If you follow us on Facebook, you may have noticed a few nature themed photos posted recently.
[Click any of the photos in this story, and it will take you directly
to that post on Facebook to leave your comments.]
I started off the week with this:
Sadly, I did not get any replies! :(
So, I decided I was going to share some photos, some of which I took myself, to celebrate Earth Day this whole week and to test your knowledge of nature! I am a HUGE fan of the outdoors and photography, if you hadn’t noticed yet by all the stories I have featured here about our beautiful Geauga Park District parks. Click here to see all of my stories! There is even a really fun story about how you can get more involved with nature with your family. Writing these stories is sort of my way of celebrating the Earth all year long!
So here are the photos that I have posted recently and their identifications.
This is Skunk Cabbage! I took this photo at the West Woods on the boardwalk right behind the Nature Center last spring! I could sit in the Nature Center at the West Woods for hours just watching all the birds flying in and out and critters gathering seeds off the ground. The trails there are fantastic. We are so lucky to be able to experience somewhat “untouched” nature right here in our backyard.
This is a Pileated Woodpecker. It is largest woodpecker in the United States at about 16-19 inches tall. When I worked at Punderson Manor Lodge, I saw this beautiful bird many times, most often on the sumac behind the lodge and in the cabin area making very large holes into the trunks of the trees looking for its next meal.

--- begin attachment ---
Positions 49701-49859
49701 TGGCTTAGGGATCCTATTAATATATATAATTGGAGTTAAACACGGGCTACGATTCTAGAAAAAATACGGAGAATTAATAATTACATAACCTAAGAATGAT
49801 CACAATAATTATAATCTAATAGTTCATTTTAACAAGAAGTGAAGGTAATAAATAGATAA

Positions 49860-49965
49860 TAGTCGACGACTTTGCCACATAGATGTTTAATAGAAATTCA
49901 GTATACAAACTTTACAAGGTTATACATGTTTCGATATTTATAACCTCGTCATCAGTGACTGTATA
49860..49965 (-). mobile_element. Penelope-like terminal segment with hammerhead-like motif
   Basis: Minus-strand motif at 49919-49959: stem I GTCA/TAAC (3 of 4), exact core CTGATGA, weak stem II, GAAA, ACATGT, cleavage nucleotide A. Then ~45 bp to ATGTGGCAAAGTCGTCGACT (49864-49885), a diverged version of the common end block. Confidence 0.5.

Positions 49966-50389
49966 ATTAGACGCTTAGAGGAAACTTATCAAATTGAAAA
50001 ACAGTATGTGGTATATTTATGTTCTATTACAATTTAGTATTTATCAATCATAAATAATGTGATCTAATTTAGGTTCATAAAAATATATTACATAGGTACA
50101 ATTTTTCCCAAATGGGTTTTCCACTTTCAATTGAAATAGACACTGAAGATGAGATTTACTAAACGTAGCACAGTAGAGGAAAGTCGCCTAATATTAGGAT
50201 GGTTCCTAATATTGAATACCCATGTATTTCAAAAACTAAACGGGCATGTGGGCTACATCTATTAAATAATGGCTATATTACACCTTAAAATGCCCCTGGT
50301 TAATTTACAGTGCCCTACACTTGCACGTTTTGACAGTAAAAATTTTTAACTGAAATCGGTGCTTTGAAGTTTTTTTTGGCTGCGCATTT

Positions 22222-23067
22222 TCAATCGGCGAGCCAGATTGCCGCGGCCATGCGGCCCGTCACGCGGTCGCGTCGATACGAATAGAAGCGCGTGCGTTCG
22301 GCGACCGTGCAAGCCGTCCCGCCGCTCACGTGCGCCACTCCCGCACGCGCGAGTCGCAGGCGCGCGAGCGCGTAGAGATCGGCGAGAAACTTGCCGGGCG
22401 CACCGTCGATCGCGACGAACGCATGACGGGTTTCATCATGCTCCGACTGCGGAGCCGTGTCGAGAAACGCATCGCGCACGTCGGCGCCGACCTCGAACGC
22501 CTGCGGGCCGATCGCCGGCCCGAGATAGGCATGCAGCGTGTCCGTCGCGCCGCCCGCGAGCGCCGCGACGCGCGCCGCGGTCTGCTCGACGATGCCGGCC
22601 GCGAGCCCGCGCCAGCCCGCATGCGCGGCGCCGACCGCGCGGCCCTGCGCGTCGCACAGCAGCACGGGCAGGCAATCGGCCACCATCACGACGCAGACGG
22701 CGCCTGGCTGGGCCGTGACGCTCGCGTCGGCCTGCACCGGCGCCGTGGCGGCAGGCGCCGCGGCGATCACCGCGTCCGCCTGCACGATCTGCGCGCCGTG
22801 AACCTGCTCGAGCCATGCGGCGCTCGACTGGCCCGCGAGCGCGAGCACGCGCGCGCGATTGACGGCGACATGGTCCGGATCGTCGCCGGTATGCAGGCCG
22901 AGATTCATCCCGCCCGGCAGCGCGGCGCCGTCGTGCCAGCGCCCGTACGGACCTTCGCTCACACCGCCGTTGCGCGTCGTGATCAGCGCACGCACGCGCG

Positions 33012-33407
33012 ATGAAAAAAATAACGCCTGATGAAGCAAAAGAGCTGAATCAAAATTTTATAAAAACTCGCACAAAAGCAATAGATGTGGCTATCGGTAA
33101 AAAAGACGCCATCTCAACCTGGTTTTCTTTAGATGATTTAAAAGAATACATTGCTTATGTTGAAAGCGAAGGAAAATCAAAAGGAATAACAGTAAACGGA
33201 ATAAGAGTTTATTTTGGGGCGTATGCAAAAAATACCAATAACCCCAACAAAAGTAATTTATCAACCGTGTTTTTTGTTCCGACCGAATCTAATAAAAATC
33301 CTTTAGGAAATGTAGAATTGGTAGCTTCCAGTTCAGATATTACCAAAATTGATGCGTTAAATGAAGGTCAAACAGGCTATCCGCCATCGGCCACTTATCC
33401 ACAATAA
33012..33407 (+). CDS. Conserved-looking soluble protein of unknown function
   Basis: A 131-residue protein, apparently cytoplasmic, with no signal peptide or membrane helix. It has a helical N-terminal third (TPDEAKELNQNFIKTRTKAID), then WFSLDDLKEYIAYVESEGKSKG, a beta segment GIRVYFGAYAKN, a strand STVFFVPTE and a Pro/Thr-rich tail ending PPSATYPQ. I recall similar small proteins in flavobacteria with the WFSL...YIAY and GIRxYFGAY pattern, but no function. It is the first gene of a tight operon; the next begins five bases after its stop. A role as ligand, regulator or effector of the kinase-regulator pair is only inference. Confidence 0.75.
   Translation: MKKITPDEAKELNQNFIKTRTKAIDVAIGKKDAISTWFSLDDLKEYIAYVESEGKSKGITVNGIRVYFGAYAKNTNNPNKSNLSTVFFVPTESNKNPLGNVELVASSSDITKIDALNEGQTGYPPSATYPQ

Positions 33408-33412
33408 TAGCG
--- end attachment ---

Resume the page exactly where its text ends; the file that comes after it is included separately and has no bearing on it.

This is Common Milkweed or Asclepias Syriaca. The monarch butterfly cannot survive without this plant. This year, the population of monarchs that overwinter in the oyamel forests of Mexico was recorded at the lowest numbers seen since 1975, when they started keeping record of the colonies there! This is bad news for the monarch butterfly. I will be publishing a story this summer about things that you can do to help preserve this magnificant creature. To learn more in the meantime, please visit MonarchWatch.org.
This spring blooming, extremely fragrant flower is a Hyacinth. I took this photo in front of End of the Commons General Store in Mesopotamia, Ohio. This is my favorite spring flower! I am not really a fan of cut flowers, because I would rather enjoy them alive outside. This flower is one of the only ones that I will cut and bring inside. Most often, though, I will just go buy a potted hyacinth to enjoy inside until it is done blooming. Then I can add it to my flower garden outside to enjoy next spring.
I found this beautiful caterpillar munching on the leaves of a carrot in my garden a few years ago. It transforms into a Black Swallowtail butterfly, or Papilio Polyxenes. For those of you that have herb gardens, you may have seen this caterpillar before. Their host plants consist of members of the carrot family, such as dill, parsley, fennel, carrot, and Queen Anne’s Lace. If you find one and you do not want it to eat all of your herbs, try to find some Queen Anne’s Lace, which is a pretty common wild flowering plant. Or contact me, and I will come take it off your hands and raise it. If you would like to attract this butterfly to your garden, plant some of those host plants along with your flowers. The butterflies will lay eggs right on the plant, the caterpillars will eat, and eat, and eat for about 10 days, then they will find somewhere to make their chrysalis and transform. Keep an eye out for an article from me about raising butterflies at home.
This is a Red Oak tree. This very tall tree stood next to a house where I used to live in Newbury. There was a bird feeder directly below this tree. So, critters were always close by looking for a snack. In this photo, there is a squirrel on the trunk of the tree about halfway up. There was also a pond right behind this tree with another feeder next to it. I loved to sit in the window armed with my camera. I got a lot of great wildlife shots from that window, mainly of deer and birds.
Those are just a few of my favorite things that I wanted to share with you. I will be sharing a lot more nature-related information and more park features over the summer.
Feel free to contact me if you have anything you would like to share with me or if you have any questions.